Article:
• License revocation: In more serious cases or if you have a history of DUI convictions, the Board may decide to revoke your nursing license. This is a severe consequence that can significantly impact your career and ability to work as a nurse.

Protecting Your Rights after a DUI

A lawyer experienced in both DUI defense and nursing board matters can help protect your rights, guide you through the legal process, and advocate for the best possible outcome.

How to choose the right representation

When choosing a lawyer, consider their expertise in both DUI defense and nursing board matters. Look for someone who understands the unique challenges and implications that a DUI can have on your nursing career. Additionally, seek recommendations, read reviews, and schedule consultations to find the right representation for your specific situation.

What to Do If You’re Facing This Situation

  • Contact a lawyer: Seek legal representation from an attorney who specializes in DUI defense and nursing board matters. They can guide you through the legal process and help protect your rights.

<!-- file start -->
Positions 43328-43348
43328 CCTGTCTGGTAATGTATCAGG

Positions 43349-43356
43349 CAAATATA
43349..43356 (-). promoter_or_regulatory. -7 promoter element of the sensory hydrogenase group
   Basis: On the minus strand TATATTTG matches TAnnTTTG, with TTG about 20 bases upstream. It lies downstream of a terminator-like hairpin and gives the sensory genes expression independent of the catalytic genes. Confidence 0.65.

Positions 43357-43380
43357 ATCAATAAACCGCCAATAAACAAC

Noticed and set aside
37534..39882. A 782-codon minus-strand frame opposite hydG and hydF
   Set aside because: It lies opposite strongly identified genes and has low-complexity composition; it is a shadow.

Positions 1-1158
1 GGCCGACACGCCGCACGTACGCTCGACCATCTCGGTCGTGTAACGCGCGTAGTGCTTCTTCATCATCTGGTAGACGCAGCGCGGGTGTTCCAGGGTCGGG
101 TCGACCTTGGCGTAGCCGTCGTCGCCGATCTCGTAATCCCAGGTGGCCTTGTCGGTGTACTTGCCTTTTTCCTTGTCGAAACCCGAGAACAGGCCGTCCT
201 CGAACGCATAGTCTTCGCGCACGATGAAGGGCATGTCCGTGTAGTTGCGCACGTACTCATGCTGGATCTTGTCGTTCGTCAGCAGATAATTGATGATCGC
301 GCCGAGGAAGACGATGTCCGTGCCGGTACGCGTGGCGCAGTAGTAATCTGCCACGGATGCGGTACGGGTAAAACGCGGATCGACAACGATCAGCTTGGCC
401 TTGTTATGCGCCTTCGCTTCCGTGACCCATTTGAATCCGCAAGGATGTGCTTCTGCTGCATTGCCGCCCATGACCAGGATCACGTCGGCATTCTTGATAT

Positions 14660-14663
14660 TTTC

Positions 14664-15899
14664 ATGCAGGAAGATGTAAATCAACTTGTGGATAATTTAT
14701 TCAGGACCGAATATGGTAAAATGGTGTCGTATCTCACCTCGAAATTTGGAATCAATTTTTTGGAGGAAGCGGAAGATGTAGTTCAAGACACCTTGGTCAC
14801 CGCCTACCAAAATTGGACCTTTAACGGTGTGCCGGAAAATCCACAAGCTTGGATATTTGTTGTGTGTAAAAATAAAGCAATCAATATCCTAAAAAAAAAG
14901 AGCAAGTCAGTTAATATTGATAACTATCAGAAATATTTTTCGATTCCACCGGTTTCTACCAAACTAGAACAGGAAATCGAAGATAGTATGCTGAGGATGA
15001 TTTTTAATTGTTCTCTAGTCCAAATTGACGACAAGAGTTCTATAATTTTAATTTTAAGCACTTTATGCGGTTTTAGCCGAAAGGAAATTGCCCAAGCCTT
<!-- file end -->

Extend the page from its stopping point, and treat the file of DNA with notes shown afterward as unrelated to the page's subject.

• Report the DUI to the Board of Nursing: Familiarize yourself with the reporting requirements in your state and promptly report the DUI within the specified timeframe.
  • Cooperate with the investigation: If the Board of Nursing initiates an investigation, cooperate fully and provide any requested information or documentation.

Long-term strategies and considerations

  • Rehabilitation: If you are facing disciplinary action or probation, actively engage in rehabilitation programs, counseling, or treatment to demonstrate your commitment to recovery and patient safety.
  • Continuing education: Consider participating in additional educational programs or courses to enhance your knowledge and skills as a nurse. This can demonstrate your dedication to professional growth and improvement.